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Michigan State UniversityCognitive Science Program

The evolution of intelligence in mammalian carnivores

Dr. Kay Holekamp, Michigan State University

Monday, October 9 at 5:30 p.m., 118 Psychology


Intelligence should evolve to help animals solve problems posed by the environment, but it remains unclear how environmental complexity or novelty facilitates evolutionary enhancement of cognition, or whether domain-general intelligence evolves in response to domain-specific selection pressures. The social complexity hypothesis, which posits that intelligence evolved to cope with the labile behavior of group-mates, has been strongly supported by work on the socio-cognitive abilities of primates and other animals. I review the remarkable convergence in social complexity between old-world primates and spotted hyenas, and describe our tests of the social complexity hypothesis in regard to both cognition and brain size in hyenas. Behavioral and morphological data indicate remarkable convergence between primates and hyenas with respect to their abilities in the domain of social cognition. However, social complexity failed to predict either brain volume or frontal cortex volume in a larger array of mammalian carnivores. To inquire whether social complexity can explain the evolution of domain-general intelligence, we presented simple puzzles to members of 39 zoo-housed carnivore species, and found that species with larger relative brain size were better at solving the problem. However, social complexity failed to predict success in this task. Although social complexity appears to enhance social cognition, there are no clear causal links between social complexity and either brain size or performance in problem-solving tasks outside the social domain in mammalian carnivores.

Suggested Reading

Holekamp, K. E. & Benson-Amram, S. (2017). The evolution of intelligence in mammalian carnivores. Interface Focus, 7, 1-10. [pdf]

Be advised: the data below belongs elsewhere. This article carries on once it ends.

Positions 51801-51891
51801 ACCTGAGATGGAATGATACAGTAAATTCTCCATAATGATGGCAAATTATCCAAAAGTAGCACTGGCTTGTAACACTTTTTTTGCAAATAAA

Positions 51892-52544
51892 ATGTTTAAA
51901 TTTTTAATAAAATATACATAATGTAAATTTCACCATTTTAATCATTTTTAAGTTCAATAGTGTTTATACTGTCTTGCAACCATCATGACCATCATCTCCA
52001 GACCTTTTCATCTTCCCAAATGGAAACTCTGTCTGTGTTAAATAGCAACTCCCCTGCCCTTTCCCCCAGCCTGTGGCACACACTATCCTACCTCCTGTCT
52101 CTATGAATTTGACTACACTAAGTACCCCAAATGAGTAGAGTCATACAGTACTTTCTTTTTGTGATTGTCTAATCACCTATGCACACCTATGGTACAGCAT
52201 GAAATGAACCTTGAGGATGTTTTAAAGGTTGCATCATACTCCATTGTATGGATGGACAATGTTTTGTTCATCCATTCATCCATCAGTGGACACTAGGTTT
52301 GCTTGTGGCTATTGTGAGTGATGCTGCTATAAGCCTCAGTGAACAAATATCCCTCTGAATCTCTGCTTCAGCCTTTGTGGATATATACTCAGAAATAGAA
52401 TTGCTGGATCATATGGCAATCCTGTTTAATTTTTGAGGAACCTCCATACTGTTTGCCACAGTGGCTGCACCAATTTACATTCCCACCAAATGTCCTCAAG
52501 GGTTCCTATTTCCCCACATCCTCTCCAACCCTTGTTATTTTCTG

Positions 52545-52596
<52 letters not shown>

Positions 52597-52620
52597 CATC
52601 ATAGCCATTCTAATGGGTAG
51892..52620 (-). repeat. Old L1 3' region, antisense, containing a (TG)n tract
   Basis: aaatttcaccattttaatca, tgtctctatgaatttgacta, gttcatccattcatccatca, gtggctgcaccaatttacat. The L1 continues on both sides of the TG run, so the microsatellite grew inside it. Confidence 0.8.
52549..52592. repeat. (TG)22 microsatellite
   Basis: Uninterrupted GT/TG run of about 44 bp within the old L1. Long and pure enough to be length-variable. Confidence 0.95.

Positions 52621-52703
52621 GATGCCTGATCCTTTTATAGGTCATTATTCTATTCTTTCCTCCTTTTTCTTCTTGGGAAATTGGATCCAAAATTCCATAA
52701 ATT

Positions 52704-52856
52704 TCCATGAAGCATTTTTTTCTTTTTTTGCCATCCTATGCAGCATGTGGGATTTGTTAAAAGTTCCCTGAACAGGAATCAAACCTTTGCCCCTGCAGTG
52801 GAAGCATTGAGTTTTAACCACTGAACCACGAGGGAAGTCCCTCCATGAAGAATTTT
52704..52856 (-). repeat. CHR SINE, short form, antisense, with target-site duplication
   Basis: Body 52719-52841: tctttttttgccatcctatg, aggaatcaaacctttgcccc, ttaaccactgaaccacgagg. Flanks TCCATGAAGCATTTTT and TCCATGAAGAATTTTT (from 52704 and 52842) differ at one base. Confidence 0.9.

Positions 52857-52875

Benson-Amram, S., Dantzer, B., Stricker, G., Swanson, E. M., Holekamp, K. E. (2016). Brain size predicts problem-solving ability in mammilian carnivores. Proceedings of the National Academy of Sciences, 113(9), 2532-2537. [pdf]

MSU CogSci in the News and Announcements

Prof. Arun Ross was one of four panelists in a BBC Newshour Extra program titled Facing the Future, moderated by journalist Owen Bennet Jones. The panel discussed advancements made from automated face recognition and also personal privacy and biometrics. [link]

Prof. William Hartmann was awarded the 2017 Acoustical Society of America (ASA) Gold Medal for his contributions to the field of acoustics. His research has dealt with the perceptual analysis of sounds from varying sources, processing pitch, how humans localize sounds in space, and more. [link]

Profs. Devin McAuley and Natalie Phillips received an NSF Grant, The Role of Narrative in Music Perception, to study the factors which shape narrative listening to music and the relationship between narrative listening and other aspects of musical perception. [link]

Prof. Arun Ross and his colleague from NYU have had their research on the security of mobile fingerprint scanning featured in The New York Times, MSU Today, Popular Science, Homeland Security News Wire, and Science 360 News.